New DARPA director seeks to deepen relations with universities

Published 8 October 2009

Under the Bush administration, the relationship between DARPA, the Pentagon’s research arm, and leading U.S. universities became strained; the new director has embarked on a tour of university campuses to re-energize the government-academia cooperation in defense research

The new director of DARPA, the Pentagon’s research arm, has started visiting university campuses around the country in an effort to rebuild bridges that were severed under the Bush administration. New York Times’s John Markoff writes that the director, Regina Dugan, who was appointed in July to lead the Defense Advanced Research Projects Agency, made visits last week to the University of California, Berkeley; Stanford University; the University of California, Los Angeles; and the California Institute of Technology. She had previously visited Virginia Tech and Texas A&M.

She replaced Anthony Tether, a Bush administration appointee who had pushed the agency toward more classified research and who had embarked on several controversial research projects, including the Total Information Awareness system proposed by the former national security adviser, John M. Poindexter.

Markoff writes that under Dr. Tether, DARPA’s relationship with some of the nation’s leading technology universities had become decidedly chilly as basic research financing declined. In 2005 DARPA officials revealed that financing for university researchers fell to $123 million from $214 million, in a relatively steady budget for computer science research that rose from $546 million in 2001 to $583 million in 2005. The agency has not released data on university financing since that time.

During the Bush administration, DARPA’s guidelines for financing basic research changed markedly, said Peter Harsha, the director of governmental affairs for the Computing Research Association, a Washington, D.C. organization that represents academic institutions. The agency shortened the period of research financing and tied it to one year “go, no-go” decisions, undercutting longer-term projects. It enforced classification of research or prepublication review on scientific papers, and it established strict United States citizenship requirements for some financing, Harsha told Markoff.

It sounds like a lot of that is changing now,” he said. “She is attempting to empower her program managers more than under the previous regime, and that makes it more enticing for members of the academic community to engage with the agency.”

In her conversations with researchers, Dr. Dugan noted the criticism of the shortened time horizon for DARPA financing and acknowledged that increasing classification of research had lessened the impact of the agency’s technology on both civilian and military infrastructure, according to several people who participated in the discussions. “University-based research is an important component of DARPA’s future activities,” Dr. Dugan said in a statement. “It is our goal to strengthen this partnership, enabling some of the best minds to serve with and in the government in the best interests of the nation and the U.S. Department of Defense.”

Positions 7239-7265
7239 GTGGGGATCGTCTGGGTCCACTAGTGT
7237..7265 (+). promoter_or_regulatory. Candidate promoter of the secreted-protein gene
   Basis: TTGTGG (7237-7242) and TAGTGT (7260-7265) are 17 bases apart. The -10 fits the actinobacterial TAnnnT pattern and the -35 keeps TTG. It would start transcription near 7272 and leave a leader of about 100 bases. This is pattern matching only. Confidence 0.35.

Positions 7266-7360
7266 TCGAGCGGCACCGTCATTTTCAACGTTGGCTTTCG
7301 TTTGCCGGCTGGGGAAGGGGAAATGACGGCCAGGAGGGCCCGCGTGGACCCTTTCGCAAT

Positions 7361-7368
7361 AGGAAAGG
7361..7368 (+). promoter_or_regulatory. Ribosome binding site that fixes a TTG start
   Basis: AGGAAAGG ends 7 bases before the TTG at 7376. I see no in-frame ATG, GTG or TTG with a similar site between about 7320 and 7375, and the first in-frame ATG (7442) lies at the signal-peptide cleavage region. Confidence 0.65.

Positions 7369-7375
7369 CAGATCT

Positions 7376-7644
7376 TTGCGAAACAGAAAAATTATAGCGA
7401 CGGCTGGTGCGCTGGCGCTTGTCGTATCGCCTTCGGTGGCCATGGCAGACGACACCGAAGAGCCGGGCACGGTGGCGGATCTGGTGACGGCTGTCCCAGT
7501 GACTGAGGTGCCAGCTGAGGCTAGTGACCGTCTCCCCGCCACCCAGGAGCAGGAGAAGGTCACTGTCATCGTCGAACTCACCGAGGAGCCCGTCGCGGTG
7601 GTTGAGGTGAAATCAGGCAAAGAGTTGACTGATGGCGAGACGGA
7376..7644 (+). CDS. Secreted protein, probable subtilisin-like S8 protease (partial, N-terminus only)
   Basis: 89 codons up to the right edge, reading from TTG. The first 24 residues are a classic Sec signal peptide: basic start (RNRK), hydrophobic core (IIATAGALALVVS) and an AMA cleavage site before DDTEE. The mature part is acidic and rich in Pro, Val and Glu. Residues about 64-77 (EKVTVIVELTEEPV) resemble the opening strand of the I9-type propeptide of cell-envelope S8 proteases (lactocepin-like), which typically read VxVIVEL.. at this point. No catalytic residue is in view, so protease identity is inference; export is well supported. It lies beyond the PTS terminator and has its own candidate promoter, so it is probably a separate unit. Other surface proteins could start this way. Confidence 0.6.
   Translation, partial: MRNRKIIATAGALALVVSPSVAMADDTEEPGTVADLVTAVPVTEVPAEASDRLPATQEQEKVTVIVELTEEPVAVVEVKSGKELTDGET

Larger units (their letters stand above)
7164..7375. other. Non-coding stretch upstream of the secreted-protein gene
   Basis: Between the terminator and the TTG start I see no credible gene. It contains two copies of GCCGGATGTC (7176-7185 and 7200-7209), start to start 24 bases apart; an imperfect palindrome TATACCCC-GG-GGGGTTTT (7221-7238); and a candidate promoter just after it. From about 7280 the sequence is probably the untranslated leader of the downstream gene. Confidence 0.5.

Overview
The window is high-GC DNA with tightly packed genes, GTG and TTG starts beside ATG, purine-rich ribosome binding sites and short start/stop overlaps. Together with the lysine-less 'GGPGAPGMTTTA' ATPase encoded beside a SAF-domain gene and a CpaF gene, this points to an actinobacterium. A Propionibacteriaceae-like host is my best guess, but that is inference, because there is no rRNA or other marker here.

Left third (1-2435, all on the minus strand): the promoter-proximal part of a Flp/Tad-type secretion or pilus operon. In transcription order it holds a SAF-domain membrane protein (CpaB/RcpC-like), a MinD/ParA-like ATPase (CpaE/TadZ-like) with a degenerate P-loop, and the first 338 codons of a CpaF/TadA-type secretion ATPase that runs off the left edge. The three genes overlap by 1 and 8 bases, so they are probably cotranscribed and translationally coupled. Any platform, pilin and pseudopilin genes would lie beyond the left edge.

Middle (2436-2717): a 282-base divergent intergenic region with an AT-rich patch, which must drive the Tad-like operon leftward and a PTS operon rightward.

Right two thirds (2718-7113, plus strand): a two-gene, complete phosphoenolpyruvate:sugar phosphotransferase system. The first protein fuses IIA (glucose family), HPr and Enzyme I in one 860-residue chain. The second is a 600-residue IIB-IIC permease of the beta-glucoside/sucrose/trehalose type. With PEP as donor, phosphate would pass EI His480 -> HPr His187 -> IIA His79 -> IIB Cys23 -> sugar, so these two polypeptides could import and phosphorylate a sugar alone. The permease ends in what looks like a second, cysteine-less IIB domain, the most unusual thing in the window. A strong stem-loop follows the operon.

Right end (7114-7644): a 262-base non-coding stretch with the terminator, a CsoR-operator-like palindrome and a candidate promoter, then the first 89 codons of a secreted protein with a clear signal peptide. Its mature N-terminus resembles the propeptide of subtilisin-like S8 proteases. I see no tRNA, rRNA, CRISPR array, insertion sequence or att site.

Dr. Tether, who is now a fellow at the Council on Competitiveness, a Washington, D.C.-based policy group, said that he had focused some DARPA basic research spending on a series of artificial intelligence challenges and that overall DARPA spending had increased significantly in the eight years that he ran the agency. “There were individuals at these universities that had done great work, and they had been funded handsomely,” Dr. Tether said. “Basically what happened is that as we began funding these other ideas, which were different, they kind of expected to continue to be funded. I think that was the problem.”

On her visit to California institutions last week, Dr. Dugan, a mechanical engineer who has done fundamental development work in chemical sensing technologies that can be used to detect explosives, spoke to small groups of faculty members from different departments in both the sciences and engineering.

She came by Berkeley on Wednesday and had a frank chat about the past and the future, and I’m pretty encouraged,” said David Patterson, a computer scientist at the University of California, Berkeley. “She seems to genuinely value academic input into the defense research enterprise and really wants to re-engage the research community in the DARPA mission.”

One challenge for the new director may be a potential cut in DARPA’s budget in an appropriation bill now before Congress. The Obama administration has been trying to raise the agency’s budget, but some Congressional opponents have proposed a $500 million cut and there is language in a Senate version of the defense appropriations bill that would prohibit the agency from starting new projects.

I also want to urge Congress to fully fund the Defense Advanced Research Projects Agency because since its creation it has been the source of cutting-edge breakthroughs from that early Internet to stealth technology,” said Thomas Kalil, the deputy director of the White House Office of Science and Technology Policy.